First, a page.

Spotnitz also fails to clarify exactly how the belief that a warmongering elite that is prepared to launch mass casualty terror attacks in the pursuit of a haunting agenda to brutalize the world into accepting their domination acts as a "security blanket" to "comfort" us.

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Another blatant contradiction in terms is revealed when Spotnitz tries to explain the allure of "conspiracy theories" as a means to membership of an "elite club" that is smarter than the rest of the general population. An elite club by its very definition is a kind of secret society that is hostile to outside scrutiny and an easy means to gain membership. We as truthseekers spend every ounce of our time and energy trying to wake up the general public to a wider view of reality than their trusted establishment kingpins would have them believe, thus our very raison d'etre is the exact opposite of what an "elite club" would try to do which is to keep their knowledge secret.

Our goal is to spread information not to constrain it within some inner circle.

Because the architects of these attack pieces can't meet us on a level playing field and are unable to provide any logical answers to the questions we are raising, they have to shift the frame of the debate to nebulous ruminations on the psychology behind our "beliefs," claiming that "conspiracy theorists" dream up vast plots to make themselves feel more comfortable about tragedies and to give the world some sense of order, or as the University of London's Patrick Leman describes it, "We want "closure" in our thinking and to believe that we live in a stable and predictable world."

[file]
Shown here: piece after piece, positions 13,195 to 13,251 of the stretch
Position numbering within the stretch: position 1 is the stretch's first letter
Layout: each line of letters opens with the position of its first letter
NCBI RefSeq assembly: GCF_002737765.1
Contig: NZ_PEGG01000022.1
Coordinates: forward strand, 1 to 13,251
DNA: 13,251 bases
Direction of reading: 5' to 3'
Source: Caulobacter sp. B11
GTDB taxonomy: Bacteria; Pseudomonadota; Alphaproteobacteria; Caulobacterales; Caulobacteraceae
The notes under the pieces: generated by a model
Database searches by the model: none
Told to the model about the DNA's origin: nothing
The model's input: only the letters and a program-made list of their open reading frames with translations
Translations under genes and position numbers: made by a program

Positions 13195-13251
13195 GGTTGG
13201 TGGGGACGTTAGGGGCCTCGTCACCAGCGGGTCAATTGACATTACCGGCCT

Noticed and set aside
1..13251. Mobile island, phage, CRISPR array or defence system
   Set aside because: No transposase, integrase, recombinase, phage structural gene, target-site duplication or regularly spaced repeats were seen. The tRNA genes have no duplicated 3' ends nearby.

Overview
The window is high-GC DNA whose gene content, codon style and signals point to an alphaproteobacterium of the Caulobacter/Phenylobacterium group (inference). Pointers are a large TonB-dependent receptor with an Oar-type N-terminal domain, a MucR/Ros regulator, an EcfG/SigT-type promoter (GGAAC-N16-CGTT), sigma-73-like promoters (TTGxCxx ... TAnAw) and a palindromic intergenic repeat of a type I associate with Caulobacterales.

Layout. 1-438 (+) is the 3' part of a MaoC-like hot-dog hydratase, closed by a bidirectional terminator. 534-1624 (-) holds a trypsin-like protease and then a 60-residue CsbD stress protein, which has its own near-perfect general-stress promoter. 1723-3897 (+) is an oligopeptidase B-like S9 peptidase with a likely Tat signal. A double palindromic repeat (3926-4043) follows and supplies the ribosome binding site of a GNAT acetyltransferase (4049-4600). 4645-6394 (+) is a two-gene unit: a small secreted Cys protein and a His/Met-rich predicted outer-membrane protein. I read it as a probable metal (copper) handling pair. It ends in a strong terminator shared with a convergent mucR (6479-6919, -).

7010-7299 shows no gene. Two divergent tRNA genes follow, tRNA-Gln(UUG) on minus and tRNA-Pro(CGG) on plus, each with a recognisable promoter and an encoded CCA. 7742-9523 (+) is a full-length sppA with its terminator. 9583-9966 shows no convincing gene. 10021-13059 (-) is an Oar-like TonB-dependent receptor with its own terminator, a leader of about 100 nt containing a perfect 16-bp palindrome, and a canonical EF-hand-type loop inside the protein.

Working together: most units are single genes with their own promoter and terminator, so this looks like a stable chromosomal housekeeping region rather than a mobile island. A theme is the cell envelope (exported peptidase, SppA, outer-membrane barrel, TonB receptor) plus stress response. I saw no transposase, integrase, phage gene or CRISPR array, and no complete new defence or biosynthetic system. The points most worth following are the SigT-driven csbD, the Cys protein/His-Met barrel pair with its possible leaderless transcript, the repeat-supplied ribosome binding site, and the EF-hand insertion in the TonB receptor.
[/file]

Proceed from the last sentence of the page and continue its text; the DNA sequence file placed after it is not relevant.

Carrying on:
The fact is that inventing some catch-all indistinct theory in an attempt to neutralize legitimate unanswered questions and a healthy skepticism of anything the state or their media organs proclaim is a crass attempt to debunk the 9/11 truth movement, being that it appeals to the general public's laziness and convenience of not having to stop and think for themselves about world events.

This process of illogical mental gymnastics has been cited before on countless occasions and is turning into somewhat of a prepared script for the debunkers.

Though the BBC tries to portray truthseekers as closeted loners with mental instabilities, the fact is that "conspiracy theories" and guarded skepticism are far healthier than a blind obedience and acceptance of what government tells us is truth and this is historically proven. Four words alone, "weapons of mass destruction" illustrate that perfectly.

The ground zero rescue workers who bravely dug through the rubble of the twin towers paid a heavy price for believing what their government told them about 9/11, that the toxic air was safe to breathe, and 20% are now dying as a result of it. The population in general would be loathe to repeat such a mistake.

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GET ACTIVE: Populate the BBC's Conspiracy Files blog and set the record straight on the outlook and goals of the 9/11 truth movement in the face of this bias attack. Click here and leave your comments.